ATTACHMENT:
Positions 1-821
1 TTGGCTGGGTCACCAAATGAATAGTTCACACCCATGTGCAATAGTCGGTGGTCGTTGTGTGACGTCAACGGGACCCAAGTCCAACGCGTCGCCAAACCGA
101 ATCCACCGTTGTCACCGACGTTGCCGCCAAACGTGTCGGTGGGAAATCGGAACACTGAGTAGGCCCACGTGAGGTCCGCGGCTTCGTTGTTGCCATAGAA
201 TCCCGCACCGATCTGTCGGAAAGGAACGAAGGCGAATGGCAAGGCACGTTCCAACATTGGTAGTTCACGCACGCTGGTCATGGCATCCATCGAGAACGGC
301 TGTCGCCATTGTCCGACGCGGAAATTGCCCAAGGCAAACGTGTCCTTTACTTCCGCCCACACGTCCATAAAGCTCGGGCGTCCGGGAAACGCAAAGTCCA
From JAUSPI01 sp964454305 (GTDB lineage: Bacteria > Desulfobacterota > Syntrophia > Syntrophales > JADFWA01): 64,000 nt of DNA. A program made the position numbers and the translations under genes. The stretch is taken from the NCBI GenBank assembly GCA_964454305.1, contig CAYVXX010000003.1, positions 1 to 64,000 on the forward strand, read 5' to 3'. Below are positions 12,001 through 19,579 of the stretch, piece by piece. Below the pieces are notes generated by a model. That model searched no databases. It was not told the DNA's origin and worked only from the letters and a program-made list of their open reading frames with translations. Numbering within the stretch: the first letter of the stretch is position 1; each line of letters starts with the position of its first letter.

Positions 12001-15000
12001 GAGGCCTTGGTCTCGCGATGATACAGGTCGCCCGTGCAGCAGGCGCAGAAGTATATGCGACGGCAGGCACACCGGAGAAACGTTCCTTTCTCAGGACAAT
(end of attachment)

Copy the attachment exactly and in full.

Positions 1-821
1 TTGGCTGGGTCACCAAATGAATAGTTCACACCCATGTGCAATAGTCGGTGGTCGTTGTGTGACGTCAACGGGACCCAAGTCCAACGCGTCGCCAAACCGA
101 ATCCACCGTTGTCACCGACGTTGCCGCCAAACGTGTCGGTGGGAAATCGGAACACTGAGTAGGCCCACGTGAGGTCCGCGGCTTCGTTGTTGCCATAGAA
201 TCCCGCACCGATCTGTCGGAAAGGAACGAAGGCGAATGGCAAGGCACGTTCCAACATTGGTAGTTCACGCACGCTGGTCATGGCATCCATCGAGAACGGC
301 TGTCGCCATTGTCCGACGCGGAAATTGCCCAAGGCAAACGTGTCCTTTACTTCCGCCCACACGTCCATAAAGCTCGGGCGTCCGGGAAACGCAAAGTCCA
From JAUSPI01 sp964454305 (GTDB lineage: Bacteria > Desulfobacterota > Syntrophia > Syntrophales > JADFWA01): 64,000 nt of DNA. A program made the position numbers and the translations under genes. The stretch is taken from the NCBI GenBank assembly GCA_964454305.1, contig CAYVXX010000003.1, positions 1 to 64,000 on the forward strand, read 5' to 3'. Below are positions 12,001 through 19,579 of the stretch, piece by piece. Below the pieces are notes generated by a model. That model searched no databases. It was not told the DNA's origin and worked only from the letters and a program-made list of their open reading frames with translations. Numbering within the stretch: the first letter of the stretch is position 1; each line of letters starts with the position of its first letter.

Positions 12001-15000
12001 GAGGCCTTGGTCTCGCGATGATACAGGTCGCCCGTGCAGCAGGCGCAGAAGTATATGCGACGGCAGGCACACCGGAGAAACGTTCCTTTCTCAGGACAAT